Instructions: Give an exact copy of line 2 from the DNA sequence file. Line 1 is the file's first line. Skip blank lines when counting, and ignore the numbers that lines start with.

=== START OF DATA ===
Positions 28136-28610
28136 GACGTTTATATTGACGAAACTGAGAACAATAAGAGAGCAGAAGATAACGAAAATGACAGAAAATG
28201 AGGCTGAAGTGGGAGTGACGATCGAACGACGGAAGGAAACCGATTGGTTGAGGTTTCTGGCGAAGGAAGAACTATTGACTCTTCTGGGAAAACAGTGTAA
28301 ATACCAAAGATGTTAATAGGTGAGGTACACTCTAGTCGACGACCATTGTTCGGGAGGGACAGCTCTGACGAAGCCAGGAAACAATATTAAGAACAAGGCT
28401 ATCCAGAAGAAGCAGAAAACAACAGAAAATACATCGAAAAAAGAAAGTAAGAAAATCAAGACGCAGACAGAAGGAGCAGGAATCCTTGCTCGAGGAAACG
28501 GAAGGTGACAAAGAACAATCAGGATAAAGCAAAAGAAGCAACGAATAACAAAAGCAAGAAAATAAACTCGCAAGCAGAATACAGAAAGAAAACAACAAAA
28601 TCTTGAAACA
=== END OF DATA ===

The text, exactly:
28136 GACGTTTATATTGACGAAACTGAGAACAATAAGAGAGCAGAAGATAACGAAAATGACAGAAAATG